At first glance, there is little innovation in the service. The Google virtual network will span two LTE networks from different providers (but so is Virgin's in France for instance) and will also connect "seamlessly" to the "best" wifi hotspot. It will be interesting to read the first feedback on how the device selects effectively the best signal from these three options and how dynamically that selection occurs. Handover mid call or mid data sessions are going to be an interesting use case, Google assures you that the transition will be "seamless".

On the plus side, Google has really taken a page from Iliad's free disruptive service launched in France and one-time rumored to acquire T-Mobile US. See here the impact their pricing strategy  has had on the French telecommunications market.
  1. Fi Basic service comes with unlimited US talk and text, unlimited international text and wifi tethering for $20 per month.
  2. The subscriber is supposed to set a monthly data budget, whereas he selects a monthly amount and prepays 10$ per GB. At the end of the month, the amount of unused data is credited back for 1c / MB towards the following month. The user can change their budget on a monthly basis. Only cellular data is counted towards usage, not wifi. That's simple, easy to understand and after a little experimentation, will feel very natural.
  3. No contract, no commitment (except that you have to buy a 600+$ Nexus phone).
  4. You can send and receive all cellular texts and calls using Google hangouts on any device.
  5. Data roaming is same price as domestic but... see drawbacks

Here are, in my mind, the biggest drawbacks with the service as it is described.
  1. The first big disappointment is that the service will run initially only on Google's Nexus 6. I have spoken at length on the dangers and opportunities of a fully vertical delivery chain in wireless networks and Google at first seems to pile up the drawbacks (lack of device choice) with little supposed benefits (where is the streamlined user experience?).
  2. "Project Fi connects you automatically to free, open wifi networks that do not require any action to get connected". I don't know you, but I don't think I have ever come across one of these mysterious hotspots in the US. Even Starbucks or MC Donald free hot spots require to accept terms and conditions and the speed is usually lower than LTE. 
  3. Roaming data speed limited to 256 kbps! really? come on, we are in 2015. Even if you are not on LTE, you can get multi Mbps on 3G / HSPA. Capping at that speed means that you will not be streaming video, tethering or using data hungry apps (Facebook, Netflix, Periscope, Vine, Instagram...). What's the point, at this stage, better say roaming only on wifi  (!?).
In conclusion, it is an interesting "project", that will be sure to make some noise and have an impact on the already active price war between operators in the US, but on the face of it, there is too little innovation and too much hassle to become a mass market proposition. Operators still have time to figure out new monetization strategies for their services, but more than ever, they must choose between becoming wholesaler or value added providers.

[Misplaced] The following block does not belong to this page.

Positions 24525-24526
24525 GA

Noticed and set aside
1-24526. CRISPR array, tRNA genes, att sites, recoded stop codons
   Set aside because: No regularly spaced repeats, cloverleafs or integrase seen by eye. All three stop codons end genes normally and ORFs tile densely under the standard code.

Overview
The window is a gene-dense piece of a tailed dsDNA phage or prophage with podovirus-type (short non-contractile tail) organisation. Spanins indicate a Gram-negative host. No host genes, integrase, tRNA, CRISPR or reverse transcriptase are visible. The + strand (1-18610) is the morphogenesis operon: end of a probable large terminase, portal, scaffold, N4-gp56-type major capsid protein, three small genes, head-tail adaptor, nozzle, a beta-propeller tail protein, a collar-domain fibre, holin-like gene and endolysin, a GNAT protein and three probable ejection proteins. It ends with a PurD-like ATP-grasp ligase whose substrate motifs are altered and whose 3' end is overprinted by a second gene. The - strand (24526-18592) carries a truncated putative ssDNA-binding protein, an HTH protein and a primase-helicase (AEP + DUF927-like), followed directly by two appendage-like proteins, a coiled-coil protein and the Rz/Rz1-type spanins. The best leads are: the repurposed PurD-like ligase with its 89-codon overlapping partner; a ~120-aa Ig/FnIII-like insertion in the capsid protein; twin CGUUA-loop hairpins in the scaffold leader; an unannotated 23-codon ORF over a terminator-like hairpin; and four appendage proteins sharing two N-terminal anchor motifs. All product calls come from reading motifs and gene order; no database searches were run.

Monday, June 8, 2015

Data traffic optimization feature set

Data traffic optimization in wireless networks has reached a mature stage as a technology . The innovations that have marked the years 2008 – 2012 are now slowing down and most core vendors exhibit a fairly homogeneous feature set. 

The difference comes in the implementation of these features and can yield vastly different results, depending on whether vendors are using open source or purpose-built caching or transcoding engines and whether congestion detection is based on observed or deduced parameters.

Vendors tend nowadays to differentiate on QoE measurement / management, monetization strategies including content injection, recommendation and advertising.

Here is a list of commonly implemented optimization techniques in wireless networks.
  •  TCP optimization
    • Buffer bloat management
    • Round trip time management
  • Web optimization
    • GZIP
    •  JPEG / PNG… transcoding
    • Server-side JavaScript
    • White space / comments… removal
  • Lossless optimization
    • Throttling / pacing
    • Caching
    • Adaptive bit rate manipulation
    • Manifest mediation
    • Rate capping
  • Lossy optimization
    • Frame rate reduction
    • Transcoding
      • Online
      • Offline
      • Transrating
    • Contextual optimization
      • Dynamic bit rate adaptation
      • Device targeted optimization
      • Content targeted optimization
      • Rule base optimization
      • Policy driven optimization
      • Surgical optimization / Congestion avoidance
  • Congestion detection
    • TCP parameters based
    • RAN explicit indication
    • Probe based
    • Heuristics combination based
  • Encrypted traffic management
    • Encrypted traffic analytics
    • Throttling / pacing
    • Transparent proxy
    • Explicit proxy
  • QoE measurement
    • Web
      • page size
      • page load time (total)
      • page load time (first rendering)
    • Video
      • Temporal measurements
        • Time to start
        • Duration loading
        • Duration and number of buffering interruptions
        • Changes in adaptive bit rates
        • Quantization
        • Delivery MOS
      • Spatial measurements
        • Packet loss
        • Blockiness
        • Blurriness
        • PSNR / SSIM
        • Presentation MOS

An explanation of each technology and its feature set can be obtained as part of the mobile video monetization report series or individually as a feature report or in a workshop.